USDA Guaranteed Loans: How They Work

Guaranteed loans from the USDA have a much broader range of eligible uses, from refinancing to home upgrades. Funds accessed through USDA guaranteed loans can be used for:

  • New or existing residential property to be used as a permanent residence, including reasonable and customary closing costs
  • A site with a new or existing dwelling
  • Repairs and rehabilitation associated with an existing property
  • Refinancing of eligible loans
  • Design features or upgrades aimed at making a home accessible to a handicapped household member
  • Connection fees for utility installation and hook-up
  • Reasonable and customary real estate taxes
  • Installation of upgrades or appliances such as wall-to-wall carpeting, ovens, ranges, refrigerators, washers, dryers, heating and cooling equipment as long as the equipment is conveyed with the dwelling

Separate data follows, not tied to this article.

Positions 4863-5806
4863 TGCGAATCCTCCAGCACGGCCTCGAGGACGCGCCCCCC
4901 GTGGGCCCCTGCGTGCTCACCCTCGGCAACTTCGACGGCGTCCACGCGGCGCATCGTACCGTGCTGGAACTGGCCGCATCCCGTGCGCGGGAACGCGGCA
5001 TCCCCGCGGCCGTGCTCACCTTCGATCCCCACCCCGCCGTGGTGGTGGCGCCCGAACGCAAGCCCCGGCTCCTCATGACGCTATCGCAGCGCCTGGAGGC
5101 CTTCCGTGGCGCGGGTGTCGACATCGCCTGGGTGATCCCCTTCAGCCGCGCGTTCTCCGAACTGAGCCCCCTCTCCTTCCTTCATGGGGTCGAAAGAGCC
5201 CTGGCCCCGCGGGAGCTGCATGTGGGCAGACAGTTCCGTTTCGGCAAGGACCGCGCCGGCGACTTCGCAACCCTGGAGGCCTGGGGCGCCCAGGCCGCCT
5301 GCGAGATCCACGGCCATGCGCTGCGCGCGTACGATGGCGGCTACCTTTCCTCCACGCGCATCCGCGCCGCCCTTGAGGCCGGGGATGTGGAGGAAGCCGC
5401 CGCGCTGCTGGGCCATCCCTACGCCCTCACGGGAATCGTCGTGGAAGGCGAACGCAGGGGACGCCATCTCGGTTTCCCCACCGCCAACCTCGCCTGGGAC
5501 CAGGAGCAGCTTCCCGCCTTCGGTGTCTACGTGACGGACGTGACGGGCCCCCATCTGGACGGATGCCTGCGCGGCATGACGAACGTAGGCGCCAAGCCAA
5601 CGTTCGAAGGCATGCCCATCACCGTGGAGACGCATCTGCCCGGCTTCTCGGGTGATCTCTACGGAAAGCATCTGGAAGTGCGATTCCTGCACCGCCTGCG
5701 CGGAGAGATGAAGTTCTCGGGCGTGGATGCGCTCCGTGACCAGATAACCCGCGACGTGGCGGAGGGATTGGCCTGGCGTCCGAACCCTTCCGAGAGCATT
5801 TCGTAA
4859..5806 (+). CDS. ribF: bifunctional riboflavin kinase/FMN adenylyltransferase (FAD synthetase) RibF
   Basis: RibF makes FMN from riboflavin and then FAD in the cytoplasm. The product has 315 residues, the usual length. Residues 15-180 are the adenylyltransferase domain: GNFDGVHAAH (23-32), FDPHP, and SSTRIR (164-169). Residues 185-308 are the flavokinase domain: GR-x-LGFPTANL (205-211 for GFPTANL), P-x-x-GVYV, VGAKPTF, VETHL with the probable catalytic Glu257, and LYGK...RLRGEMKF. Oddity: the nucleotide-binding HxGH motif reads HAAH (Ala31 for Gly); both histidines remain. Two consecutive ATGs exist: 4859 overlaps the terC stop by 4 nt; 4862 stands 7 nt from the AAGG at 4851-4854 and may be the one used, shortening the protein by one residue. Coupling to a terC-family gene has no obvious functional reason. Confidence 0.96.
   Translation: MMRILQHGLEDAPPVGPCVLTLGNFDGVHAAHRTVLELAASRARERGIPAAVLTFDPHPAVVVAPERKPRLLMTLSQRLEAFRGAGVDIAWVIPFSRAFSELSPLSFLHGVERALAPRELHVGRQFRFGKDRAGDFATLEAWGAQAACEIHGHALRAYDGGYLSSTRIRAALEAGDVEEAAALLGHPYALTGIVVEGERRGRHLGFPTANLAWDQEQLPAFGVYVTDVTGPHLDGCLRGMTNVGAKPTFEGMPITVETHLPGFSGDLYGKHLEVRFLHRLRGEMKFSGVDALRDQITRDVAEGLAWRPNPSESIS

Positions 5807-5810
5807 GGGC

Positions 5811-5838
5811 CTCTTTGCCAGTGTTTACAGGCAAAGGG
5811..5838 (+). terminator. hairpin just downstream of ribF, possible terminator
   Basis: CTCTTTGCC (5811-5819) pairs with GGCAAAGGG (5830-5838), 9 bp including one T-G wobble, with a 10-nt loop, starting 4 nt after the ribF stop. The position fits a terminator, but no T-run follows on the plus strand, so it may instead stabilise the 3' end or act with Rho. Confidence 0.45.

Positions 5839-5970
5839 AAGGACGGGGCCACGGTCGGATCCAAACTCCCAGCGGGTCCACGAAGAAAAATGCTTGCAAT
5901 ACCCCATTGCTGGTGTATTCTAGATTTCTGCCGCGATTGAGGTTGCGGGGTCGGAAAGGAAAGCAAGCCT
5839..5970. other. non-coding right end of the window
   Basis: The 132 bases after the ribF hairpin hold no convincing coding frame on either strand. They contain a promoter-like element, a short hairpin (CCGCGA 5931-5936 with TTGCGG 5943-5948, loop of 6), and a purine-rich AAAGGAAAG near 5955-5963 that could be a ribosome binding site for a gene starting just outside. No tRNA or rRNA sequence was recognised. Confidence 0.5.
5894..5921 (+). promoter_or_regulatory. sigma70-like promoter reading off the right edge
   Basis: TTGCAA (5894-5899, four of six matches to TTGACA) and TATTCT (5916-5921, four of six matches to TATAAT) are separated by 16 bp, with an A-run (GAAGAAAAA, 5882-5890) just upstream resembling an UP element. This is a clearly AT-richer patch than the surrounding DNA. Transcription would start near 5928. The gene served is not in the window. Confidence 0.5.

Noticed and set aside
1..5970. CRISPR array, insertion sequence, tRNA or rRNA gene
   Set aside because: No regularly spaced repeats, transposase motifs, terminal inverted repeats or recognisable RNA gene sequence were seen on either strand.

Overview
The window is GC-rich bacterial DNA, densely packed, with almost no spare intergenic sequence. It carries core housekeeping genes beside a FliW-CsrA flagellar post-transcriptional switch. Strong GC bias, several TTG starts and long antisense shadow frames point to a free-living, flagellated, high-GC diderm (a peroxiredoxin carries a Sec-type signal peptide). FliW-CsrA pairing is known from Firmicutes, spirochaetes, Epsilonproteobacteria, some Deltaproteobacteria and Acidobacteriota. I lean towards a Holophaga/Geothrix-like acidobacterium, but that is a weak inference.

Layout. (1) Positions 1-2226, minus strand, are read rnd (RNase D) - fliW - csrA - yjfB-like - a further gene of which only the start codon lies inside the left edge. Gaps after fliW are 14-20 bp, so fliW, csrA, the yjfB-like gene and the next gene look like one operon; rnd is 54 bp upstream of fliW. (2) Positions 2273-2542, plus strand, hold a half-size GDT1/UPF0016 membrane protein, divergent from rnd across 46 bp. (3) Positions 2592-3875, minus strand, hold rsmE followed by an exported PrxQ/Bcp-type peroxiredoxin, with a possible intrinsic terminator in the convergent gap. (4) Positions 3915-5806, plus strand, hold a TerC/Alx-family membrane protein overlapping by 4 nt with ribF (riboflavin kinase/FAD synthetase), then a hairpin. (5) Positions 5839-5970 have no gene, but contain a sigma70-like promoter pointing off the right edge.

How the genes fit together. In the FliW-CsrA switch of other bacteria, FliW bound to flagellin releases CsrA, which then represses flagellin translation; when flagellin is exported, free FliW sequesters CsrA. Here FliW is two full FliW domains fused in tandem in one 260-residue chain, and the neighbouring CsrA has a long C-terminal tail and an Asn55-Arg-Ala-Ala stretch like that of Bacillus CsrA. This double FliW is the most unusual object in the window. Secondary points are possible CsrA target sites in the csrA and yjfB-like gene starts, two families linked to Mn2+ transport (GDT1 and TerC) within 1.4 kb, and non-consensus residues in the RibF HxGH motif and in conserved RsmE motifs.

• Upgrades that improve energy efficiency (e.g. insulation, double-paned glass and solar panels)
  • Installing fixed broadband service to the household as long as the equipment is conveyed with the dwelling
  • Site preparation costs, including grading, foundation plantings, seeding or sod installation, trees, walks, fences and driveways

Individuals interested in a guaranteed loan start the process by reaching out to an approved third-party lender such as Zero Down Lending. As the U.S. Department of Agriculture notes, however, this program “provides a 90% loan note guarantee to approved lenders in order to reduce the risk of extending 100% loans to eligible rural home buyers.”